Trying to learn more about Yurii Kerpatenko, the conductor of the Kherson Philharmonic Orchestra who was murdered for refusing to participate in a twisted propaganda concert meant to demonstrate that peaceful life had returned to the city the Russians were occupying, I interviewed a number of artists who lived through months of occupation before finally fleeing. Though none of them were targeted for being artists, their stories weave a chilling narrative of survival and resistance in a region the Russians came to “liberate” from bogeymen of their own creation.
A live performance by Qur’an Shaheed, a pianist, poet, singer and songwriter based in Boyle Heights, Los Angeles, CA. Shaheed has been playing piano since the age of four, trained extensively in classical and contemporary music. Since 2012 she has been developing her practice as a songwriter alongside her solo piano and ensemble work.
For our latest edition of Different Cities Different Voices, a series from NewMusicBox that explores music communities across the United States through the voices of local creators and innovators, we are putting the spotlight on Omaha, Nebraska. The series is meant to spark conversation and appreciation for those working to support new music in the… Read more »
Samora and Elena Pinderhughes in conversation around the blurred boundaries between composer, musician, instrumentalist, producer and songwriter. The musical multi-hyphenates dive deep into anecdotes, personal narratives and a bit of philosophy around their processes, their truths and the ways they’ve evolved as creators. They converse with a depth only collaborators who are also siblings can reach.
I’m very passionate about encouraging my students and friends to find new repertoire for their instrument. If you have never commissioned a piece before, this article should be a good place for you to start. If you are already commissioning new pieces as a part of your musical practice, perhaps you will learn something new that you can incorporate next time.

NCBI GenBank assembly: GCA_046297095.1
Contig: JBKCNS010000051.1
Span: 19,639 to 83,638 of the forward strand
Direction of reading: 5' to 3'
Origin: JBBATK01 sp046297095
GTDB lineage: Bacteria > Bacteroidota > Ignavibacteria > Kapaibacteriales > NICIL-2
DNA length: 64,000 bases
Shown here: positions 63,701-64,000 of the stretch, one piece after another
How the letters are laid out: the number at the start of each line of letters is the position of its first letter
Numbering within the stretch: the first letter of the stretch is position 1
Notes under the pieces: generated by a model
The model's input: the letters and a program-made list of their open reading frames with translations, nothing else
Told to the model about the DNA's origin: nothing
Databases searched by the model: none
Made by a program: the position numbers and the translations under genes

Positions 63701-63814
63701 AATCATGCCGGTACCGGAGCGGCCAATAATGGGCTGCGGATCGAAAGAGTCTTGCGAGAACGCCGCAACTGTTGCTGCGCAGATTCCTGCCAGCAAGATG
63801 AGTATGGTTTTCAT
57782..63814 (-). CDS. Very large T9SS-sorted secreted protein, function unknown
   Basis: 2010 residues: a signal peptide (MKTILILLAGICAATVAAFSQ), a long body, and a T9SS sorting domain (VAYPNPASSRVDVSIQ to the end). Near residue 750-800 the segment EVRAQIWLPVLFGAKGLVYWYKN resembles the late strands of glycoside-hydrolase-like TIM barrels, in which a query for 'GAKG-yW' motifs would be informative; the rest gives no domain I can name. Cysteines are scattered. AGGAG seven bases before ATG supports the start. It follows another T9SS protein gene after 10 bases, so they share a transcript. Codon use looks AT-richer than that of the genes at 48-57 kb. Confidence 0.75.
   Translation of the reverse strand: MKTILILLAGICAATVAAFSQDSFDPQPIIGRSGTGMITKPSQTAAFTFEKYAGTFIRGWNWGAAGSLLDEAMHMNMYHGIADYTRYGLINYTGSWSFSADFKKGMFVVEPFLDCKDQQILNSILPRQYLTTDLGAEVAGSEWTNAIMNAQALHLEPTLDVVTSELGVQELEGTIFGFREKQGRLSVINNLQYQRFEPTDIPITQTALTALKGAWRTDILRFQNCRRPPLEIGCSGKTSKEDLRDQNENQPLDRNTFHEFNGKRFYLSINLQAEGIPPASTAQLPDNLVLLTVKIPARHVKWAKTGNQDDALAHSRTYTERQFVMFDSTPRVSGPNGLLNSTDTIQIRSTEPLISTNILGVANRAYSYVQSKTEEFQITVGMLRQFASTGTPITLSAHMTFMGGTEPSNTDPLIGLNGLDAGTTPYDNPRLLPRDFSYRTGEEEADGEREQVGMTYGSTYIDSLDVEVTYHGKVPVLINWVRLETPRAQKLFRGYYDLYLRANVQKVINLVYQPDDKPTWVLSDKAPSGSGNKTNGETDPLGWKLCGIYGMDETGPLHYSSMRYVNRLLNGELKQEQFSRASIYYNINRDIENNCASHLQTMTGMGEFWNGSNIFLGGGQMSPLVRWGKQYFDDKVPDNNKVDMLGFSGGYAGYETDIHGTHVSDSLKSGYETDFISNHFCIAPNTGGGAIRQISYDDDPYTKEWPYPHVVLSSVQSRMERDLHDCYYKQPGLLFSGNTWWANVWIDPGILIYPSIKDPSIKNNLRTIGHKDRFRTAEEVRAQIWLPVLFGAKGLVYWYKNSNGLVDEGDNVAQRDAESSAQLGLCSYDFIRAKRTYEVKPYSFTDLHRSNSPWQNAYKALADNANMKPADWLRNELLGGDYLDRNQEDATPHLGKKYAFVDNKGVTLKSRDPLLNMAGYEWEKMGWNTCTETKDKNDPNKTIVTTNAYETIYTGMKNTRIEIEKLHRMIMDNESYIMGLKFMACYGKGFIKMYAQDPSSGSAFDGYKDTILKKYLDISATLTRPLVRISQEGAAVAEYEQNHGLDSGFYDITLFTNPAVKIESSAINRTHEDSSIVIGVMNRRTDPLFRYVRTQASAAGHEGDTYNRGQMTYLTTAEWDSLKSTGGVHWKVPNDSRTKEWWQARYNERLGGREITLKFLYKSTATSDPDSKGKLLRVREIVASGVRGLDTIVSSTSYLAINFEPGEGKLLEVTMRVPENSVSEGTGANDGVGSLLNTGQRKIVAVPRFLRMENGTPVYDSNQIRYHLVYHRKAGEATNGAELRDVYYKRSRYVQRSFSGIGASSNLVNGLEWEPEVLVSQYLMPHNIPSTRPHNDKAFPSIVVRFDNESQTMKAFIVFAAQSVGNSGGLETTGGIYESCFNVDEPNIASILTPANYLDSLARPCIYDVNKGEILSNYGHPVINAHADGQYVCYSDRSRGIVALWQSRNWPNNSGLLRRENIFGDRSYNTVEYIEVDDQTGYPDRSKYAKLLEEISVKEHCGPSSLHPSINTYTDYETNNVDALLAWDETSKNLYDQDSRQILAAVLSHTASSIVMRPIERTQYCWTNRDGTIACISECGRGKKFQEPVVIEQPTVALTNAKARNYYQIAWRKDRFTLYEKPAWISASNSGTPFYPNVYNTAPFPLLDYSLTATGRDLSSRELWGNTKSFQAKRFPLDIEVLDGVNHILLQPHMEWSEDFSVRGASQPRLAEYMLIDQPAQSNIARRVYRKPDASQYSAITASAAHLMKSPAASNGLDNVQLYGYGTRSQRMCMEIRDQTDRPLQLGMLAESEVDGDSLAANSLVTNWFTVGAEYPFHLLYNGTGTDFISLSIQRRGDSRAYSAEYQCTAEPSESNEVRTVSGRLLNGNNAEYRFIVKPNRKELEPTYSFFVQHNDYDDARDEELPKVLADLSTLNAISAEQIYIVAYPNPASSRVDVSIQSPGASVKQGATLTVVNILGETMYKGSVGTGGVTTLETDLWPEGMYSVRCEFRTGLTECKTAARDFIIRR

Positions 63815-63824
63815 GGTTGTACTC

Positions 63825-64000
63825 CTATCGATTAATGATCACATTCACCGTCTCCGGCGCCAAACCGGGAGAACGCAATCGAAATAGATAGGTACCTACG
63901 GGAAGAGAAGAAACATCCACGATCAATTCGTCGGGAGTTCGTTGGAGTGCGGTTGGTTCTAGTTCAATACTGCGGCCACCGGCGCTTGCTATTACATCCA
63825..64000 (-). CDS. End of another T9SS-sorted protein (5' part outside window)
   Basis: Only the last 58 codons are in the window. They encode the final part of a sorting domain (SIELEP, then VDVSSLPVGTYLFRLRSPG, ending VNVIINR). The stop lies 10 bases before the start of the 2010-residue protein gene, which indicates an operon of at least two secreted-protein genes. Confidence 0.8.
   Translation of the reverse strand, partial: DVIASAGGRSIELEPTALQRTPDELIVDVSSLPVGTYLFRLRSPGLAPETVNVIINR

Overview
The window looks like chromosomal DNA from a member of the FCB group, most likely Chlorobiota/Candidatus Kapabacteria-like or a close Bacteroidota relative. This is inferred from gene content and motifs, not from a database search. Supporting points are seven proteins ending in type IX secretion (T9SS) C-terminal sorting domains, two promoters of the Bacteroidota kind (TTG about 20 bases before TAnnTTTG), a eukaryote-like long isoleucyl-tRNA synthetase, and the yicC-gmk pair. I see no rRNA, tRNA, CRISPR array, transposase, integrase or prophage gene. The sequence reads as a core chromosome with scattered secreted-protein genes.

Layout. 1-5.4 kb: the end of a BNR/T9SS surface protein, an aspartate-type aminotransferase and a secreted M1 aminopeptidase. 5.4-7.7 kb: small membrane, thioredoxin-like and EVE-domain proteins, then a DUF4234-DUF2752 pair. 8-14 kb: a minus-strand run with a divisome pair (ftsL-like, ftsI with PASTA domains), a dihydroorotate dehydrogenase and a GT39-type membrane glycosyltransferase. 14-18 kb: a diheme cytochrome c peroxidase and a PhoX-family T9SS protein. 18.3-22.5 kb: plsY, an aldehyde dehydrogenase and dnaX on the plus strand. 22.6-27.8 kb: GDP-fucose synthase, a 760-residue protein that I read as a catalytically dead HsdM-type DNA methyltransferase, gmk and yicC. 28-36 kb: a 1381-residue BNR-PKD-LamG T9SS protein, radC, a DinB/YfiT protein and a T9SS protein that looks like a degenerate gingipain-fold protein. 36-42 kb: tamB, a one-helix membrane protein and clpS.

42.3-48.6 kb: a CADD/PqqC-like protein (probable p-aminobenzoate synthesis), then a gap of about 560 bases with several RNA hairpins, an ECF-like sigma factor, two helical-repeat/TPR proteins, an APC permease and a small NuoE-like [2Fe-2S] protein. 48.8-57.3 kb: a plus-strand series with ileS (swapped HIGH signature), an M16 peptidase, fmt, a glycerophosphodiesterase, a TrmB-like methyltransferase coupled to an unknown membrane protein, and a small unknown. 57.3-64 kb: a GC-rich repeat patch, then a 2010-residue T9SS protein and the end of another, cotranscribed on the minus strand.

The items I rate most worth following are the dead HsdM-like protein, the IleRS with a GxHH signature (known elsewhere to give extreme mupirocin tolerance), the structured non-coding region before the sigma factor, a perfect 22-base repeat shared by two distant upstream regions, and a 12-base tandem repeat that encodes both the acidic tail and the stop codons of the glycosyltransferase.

Listen to Devo’s Mark Mothersbaugh and visionary artist Beatie Wolfe talk about the art of composition and other creative curiosities their worlds collide with, including their viral campaign Postcards for Democracy.
For this edition of dublab x New Music USA, join Elyn Kazarian and film composer Emily Rice as they discuss the process behind composing, collaborating with directors, finding your own voice, and ways to build a strong financial foundation. The first hour of the program will include a 30 minute mix of songs from various film scores composed by women.
The implications of the surge in interest in West African traditional griot music in the United States, Europe, and throughout Africa in the past decade offer much in this analysis of how these cultures intersect and relate to the study and experience of music.
Elena Ruehr’s prolific output is a by-product of her maintaining a consistent composing schedule (five hours every day from Noon to 5:00pm) as well as her never-ending inspiration from the visual arts and her constant reading (four books a week), plus her desire to communicate with listeners.
This live performance by Jeremiah Chiu and Marta Sofia Honer took place at the dublab studios featuring some of the music they composed together as part of their recent album, Recordings from the Åland Islands, out now on International Anthem.
dublab co-founder Mark “Frosty” McNeill visits Griffith Park to chat with Noah Klein, co-founder of the Floating collective which hosts a weekly series of roving soundscapes and soundbaths activated in unique and natural spaces. During the course of their conversation, Klein discusses his personal musical practice, history of community organizing through the lens of music, deep love of nature, and dedication to creative placemaking.